I do have to propose the Watcher drinking game. Take a shot every time there’s any mention of treating a Watcher “dreadfully,” and every time a Watcher moans about how unworthy he is to be in the presence of a Lightbringer. You’ll be past noticing any formulae in no time!
rating: 4 of 5 stars
I really enjoyed this book, and hope Battis returns to this world. His prose is lyrical, engagingâ€”a major departure from most of the urban fantasy genre. There were a few little consistency blips that made me think that the book had been edited with less care than it deserved, but they didn’t detract seriously from the plot.
rating: 3 of 5 stars
Well-written high fantasy, but honestly, it just went on too long. So far, everybody has lost someone important. Anybody who loves anyone seems to be doomed. Betrayals are everywhere, and that’s something I find profoundly disturbing.
The book did end on a note of hope, and I want to know what happens next. I just don’t know if I want it enough to slog through (at least) two more volumes.
His father died last night. He didn’t want any kind of funeral. We’re going to see his mom.
Apparently the filter for the unit is missing, and the coils need to be cleaned. There’s no obvious sign of mold/mildew, but Sam says that fresh air is coming into the bedroom via the unit, and our neighbors on that side have been burning something in their back yard.
I found the web site for the manufacturer, and of course the manual for our model isn’t there. The self-service section of the site does mention that the coils need to be cleaned, but doesn’t say how to do it. I suspect that it involves coil cleaner and a hose. Coil cleaner seems to come with a/c service people. I’ll have to ask my father if we can get some and use it safely.
Sam remembers a filter, but hasn’t seen it since we moved here, so we may have to order a new one from the company. Of course, their not-helpful site doesn’t have any information about parts, either. So I sent them an e-mail, and hope that they’ll reply.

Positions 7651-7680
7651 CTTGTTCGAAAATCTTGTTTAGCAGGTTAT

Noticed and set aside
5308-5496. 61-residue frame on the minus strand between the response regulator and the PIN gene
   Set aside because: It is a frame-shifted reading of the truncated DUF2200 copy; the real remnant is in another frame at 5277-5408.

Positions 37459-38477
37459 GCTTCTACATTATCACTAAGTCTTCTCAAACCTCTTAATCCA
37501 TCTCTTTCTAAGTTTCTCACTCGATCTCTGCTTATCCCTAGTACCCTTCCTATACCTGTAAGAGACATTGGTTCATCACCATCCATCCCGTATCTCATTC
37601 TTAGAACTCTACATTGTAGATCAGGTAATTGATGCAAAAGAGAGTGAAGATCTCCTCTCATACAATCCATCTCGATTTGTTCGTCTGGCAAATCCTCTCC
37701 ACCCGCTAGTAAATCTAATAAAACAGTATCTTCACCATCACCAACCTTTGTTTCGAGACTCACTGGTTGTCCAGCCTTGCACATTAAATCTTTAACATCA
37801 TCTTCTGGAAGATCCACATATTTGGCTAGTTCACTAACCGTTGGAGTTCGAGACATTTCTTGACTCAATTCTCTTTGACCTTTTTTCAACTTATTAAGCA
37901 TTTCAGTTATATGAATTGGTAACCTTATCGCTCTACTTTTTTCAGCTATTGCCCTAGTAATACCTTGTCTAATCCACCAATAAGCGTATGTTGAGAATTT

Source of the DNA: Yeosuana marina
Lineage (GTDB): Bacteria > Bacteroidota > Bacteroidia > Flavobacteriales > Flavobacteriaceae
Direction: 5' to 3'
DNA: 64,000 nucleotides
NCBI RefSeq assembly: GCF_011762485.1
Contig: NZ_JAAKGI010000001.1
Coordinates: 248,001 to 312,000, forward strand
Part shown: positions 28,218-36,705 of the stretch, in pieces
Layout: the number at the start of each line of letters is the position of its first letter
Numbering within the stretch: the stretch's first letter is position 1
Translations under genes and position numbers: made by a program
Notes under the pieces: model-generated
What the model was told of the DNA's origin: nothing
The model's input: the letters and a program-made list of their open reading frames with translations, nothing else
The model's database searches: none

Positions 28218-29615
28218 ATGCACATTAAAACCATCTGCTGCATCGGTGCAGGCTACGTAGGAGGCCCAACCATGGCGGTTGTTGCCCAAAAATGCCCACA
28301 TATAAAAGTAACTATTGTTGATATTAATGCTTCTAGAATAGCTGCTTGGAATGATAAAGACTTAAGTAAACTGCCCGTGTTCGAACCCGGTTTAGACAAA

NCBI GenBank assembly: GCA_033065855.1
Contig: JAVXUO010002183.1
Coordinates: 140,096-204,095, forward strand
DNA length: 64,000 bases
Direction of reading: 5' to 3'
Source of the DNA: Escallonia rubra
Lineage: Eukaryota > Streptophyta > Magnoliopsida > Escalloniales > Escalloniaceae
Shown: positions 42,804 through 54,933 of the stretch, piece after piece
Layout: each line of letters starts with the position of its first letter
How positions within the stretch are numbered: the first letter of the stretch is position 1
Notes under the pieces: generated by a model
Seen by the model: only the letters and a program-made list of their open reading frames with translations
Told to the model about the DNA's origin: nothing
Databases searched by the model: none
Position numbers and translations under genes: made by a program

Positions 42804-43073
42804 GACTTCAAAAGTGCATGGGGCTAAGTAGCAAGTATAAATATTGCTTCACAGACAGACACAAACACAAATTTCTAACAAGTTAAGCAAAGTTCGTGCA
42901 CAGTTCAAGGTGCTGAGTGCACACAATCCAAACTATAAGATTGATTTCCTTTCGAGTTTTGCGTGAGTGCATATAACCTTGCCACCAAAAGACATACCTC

They asked me to do a review about my experience with their site. That was probably a mistake on my site, but I did it. Their ratings may have just plummeted.
Now the girl and I need to get to work getting the house ready for our Dragon*Con guest next week. I hope the “guest room” isn’t too hot for him! Maybe I should put up a Freecycle post looking for another window unit?
More specifically (I hope), something in it. Not Sam, happily, but every time I go in there, I’m all stuffed up within a few minutes.
We keep that room closed and have a window a/c unit in there, because the house a/c just doesn’t keep up so well.1 I’m wondering if there’s something about the air not circulating to the rest of the house that’s causing dust to settle in there?
The cat is seldom allowed in the room at all, and we don’t have any other pets. There aren’t any plants in the room.
We haven’t been using the air cleaners, because I can only get their filters by mail-order and just didn’t get around to getting new ones. I guess I need to order them and see if that helps.
In nicer news, the girl and I went to the nice library today. I had gone through my “to-read” shelf at Good Reads and requested a bunch of books. More of them than I expected came through all at one time, whereupon I learned that they allow a maximum of 75 books to be checked out at once. Whoops! I had to put two back.
I have plenty to read now, though!
1 We had to put a unit in Katie’s room, too – it really wasn’t factored in to the tonnage on the a/c unit when someone finished a former garage, and it doesn’t have enough ducts. Now we need one for the guest room.